Iona secures place in history with third straight MAAC title

Iona secures place in history with third straight MAAC title

ALBANY — Another net was cut down, and another banner will be raised.

It’s just another year at Iona.

The fourth-seeded Gaels staked their claim as one of the great dynasties in MAAC history Monday night, securing their third straight conference tournament championship, and fifth NCAA Tournament appearance of the past seven years, with an 83-71 win over sixth-seeded Fairfield at the Times Union Center.

Iona (20-13) became the third team in league history to three-peat, and the first since Siena (2008-10), with coach Tim Cluess improving to 4-3 in title games. The Gaels, who made their sixth straight championship game appearance, will likely by a 15-seed in the Big Dance.

Just over a week ago, Iona was reeling, having gone 5-6 to close the worst regular season of Cluess’ tenure, but the Gaels rediscovered their swag upstate, as the top-three seeds fell in their first tournament games, and helped highlight how difficult Iona’s year-after-year dominance truly is.

Iona opened by knocking off rival Manhattan in the quarterfinals, and overcame a 14-point second-half deficit to top St. Peter’s in the semifinals, before ending Fairfield’s (17-16) seven-game win streak, and keeping it from its first NCAA Tournament in 21 years.

The Gaels became the lowest-seed to win the MAAC Tournament since also winning it as a four-seed in 2013, and have now won at least 20 games in each of Cluess’ eight seasons in New Rochelle.

Cluess, of course, has done it with drastically different rosters almost every season, often relying on experienced transfers to seamlessly slide into his system. After losing its top-three scorers from last season’s team, Iona appropriately earned its latest championship because of career-best games from this season’s fifth-leading scorer Roland Griffin (29 points, seven rebounds, four blocks), and sixth-leading scorer Zach Lewis (20 points, seven rebounds, five assists, four steals).

Despite splitting two regular-season meetings, Iona’s comfort and Fairfield’s inexperience playing for such high stakes showed early on, as the Gaels took a 15-8 lead, and the Stags committed eight turnovers in the first eight minutes.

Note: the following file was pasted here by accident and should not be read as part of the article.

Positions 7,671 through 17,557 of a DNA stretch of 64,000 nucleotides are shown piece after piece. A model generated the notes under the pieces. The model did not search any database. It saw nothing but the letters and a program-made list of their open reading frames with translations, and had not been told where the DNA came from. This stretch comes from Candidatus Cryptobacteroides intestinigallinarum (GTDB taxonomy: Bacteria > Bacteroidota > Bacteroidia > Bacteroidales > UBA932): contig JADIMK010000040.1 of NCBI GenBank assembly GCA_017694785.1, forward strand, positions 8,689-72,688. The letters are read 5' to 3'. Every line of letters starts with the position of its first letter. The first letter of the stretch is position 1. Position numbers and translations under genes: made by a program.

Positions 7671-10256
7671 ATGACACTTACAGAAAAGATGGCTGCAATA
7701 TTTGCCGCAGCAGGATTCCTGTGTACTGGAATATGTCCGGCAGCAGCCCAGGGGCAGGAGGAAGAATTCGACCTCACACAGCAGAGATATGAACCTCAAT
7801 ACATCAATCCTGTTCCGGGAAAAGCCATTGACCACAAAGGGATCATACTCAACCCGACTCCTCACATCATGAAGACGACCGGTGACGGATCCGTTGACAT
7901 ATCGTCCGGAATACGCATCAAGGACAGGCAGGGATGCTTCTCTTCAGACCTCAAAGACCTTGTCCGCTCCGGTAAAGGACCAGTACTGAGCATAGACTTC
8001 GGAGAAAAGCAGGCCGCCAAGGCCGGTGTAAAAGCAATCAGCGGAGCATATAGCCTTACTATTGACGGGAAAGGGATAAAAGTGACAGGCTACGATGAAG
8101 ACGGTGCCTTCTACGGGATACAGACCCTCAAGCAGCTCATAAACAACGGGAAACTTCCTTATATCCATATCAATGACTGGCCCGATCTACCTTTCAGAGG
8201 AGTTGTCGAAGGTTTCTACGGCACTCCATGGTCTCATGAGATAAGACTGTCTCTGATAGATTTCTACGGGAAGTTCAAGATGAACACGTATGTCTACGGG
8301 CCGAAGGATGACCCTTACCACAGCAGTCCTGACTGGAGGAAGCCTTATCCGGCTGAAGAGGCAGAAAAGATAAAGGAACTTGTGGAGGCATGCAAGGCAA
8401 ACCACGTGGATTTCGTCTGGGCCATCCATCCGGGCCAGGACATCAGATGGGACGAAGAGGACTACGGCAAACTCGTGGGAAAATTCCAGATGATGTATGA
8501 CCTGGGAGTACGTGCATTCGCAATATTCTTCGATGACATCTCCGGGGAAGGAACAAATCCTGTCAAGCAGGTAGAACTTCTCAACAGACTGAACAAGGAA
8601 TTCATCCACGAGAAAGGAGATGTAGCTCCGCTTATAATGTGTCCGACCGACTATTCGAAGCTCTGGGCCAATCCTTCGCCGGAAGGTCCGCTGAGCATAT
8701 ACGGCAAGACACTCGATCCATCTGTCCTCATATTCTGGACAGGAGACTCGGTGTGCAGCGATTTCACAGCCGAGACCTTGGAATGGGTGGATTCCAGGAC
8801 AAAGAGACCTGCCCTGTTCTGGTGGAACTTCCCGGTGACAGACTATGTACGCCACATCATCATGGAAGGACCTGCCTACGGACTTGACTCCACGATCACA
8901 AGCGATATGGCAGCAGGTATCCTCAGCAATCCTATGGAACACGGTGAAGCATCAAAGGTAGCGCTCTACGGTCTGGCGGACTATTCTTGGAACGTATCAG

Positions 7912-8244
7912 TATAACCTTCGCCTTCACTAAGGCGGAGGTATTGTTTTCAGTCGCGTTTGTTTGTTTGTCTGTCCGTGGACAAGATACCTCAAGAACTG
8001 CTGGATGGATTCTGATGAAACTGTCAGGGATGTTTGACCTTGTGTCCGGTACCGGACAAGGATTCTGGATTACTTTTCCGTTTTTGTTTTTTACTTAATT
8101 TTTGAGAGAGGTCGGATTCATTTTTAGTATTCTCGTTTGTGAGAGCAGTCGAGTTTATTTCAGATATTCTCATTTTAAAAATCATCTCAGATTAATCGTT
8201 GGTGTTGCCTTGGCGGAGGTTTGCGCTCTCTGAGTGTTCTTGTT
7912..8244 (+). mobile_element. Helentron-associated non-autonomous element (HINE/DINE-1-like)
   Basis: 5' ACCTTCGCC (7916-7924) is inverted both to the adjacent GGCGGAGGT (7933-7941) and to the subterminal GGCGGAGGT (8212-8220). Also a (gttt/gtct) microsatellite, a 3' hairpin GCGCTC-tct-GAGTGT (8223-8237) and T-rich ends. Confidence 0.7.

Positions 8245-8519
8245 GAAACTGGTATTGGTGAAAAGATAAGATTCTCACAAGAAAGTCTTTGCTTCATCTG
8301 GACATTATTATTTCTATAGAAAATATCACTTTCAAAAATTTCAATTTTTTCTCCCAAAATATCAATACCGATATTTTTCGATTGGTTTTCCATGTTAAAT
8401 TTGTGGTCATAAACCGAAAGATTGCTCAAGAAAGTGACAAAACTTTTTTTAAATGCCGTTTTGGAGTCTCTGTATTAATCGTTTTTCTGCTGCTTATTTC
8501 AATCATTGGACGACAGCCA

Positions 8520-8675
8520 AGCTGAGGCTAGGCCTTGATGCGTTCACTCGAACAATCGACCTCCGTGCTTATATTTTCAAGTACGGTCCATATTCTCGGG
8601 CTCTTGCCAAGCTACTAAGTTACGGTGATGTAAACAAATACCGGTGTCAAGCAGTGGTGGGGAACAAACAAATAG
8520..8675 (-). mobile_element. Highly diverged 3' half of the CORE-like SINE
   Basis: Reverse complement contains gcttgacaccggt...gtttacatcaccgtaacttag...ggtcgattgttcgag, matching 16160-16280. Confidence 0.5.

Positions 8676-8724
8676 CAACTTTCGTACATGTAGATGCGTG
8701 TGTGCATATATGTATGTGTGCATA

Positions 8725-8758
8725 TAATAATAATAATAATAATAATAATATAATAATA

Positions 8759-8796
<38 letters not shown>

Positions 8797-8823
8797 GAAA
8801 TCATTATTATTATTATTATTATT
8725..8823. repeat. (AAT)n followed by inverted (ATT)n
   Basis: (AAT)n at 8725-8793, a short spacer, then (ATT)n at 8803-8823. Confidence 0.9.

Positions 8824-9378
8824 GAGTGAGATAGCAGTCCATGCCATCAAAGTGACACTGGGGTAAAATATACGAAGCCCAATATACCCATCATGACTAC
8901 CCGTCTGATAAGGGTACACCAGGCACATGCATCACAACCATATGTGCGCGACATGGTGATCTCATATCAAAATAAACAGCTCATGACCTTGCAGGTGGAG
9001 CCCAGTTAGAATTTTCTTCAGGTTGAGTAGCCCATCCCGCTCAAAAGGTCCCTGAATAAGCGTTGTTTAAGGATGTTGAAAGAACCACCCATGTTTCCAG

Despite the perimeter-centric offense of Iona hitting just 1-of-8 3-pointers in the first half, while getting a total of 10 points from its top-four scorers, the Gaels kept control by riding Griffin and Lewis, who combined for 30 points in the opening half.

MAAC leading-scorer Tyler Nelson (25 points) wrestled the lead back on multiple occasions, and briefly gave Fairfield a six-point lead. The senior scored 17 first-half points, and hit 4-of-5 3-pointers, but Iona dominated the paint, taking a 43-37 lead at halftime.

Then, Iona did what it has done all decade, outsprinting an opponent helpless to keep up. The Gaels immediately took control after the break, and held a 20-point lead with just over 10 minutes remaining. Fairfield slowly — too slowly — chipped away, making it 75-69 with one minute left. Iona iced the game at the line, finishing 23-of-27, as the “three-peat” chants started in the stands.

For the third straight year, the odds were against Iona. Two years ago, the Gaels needed to knock off top-seeded Monmouth in the title game. Last year, it required beating Siena in overtime on the Saints’ home floor.

This time, it hinged on the Gaels forgetting so much of what happened during an unusually uneven season — and remembering this is their time of year.

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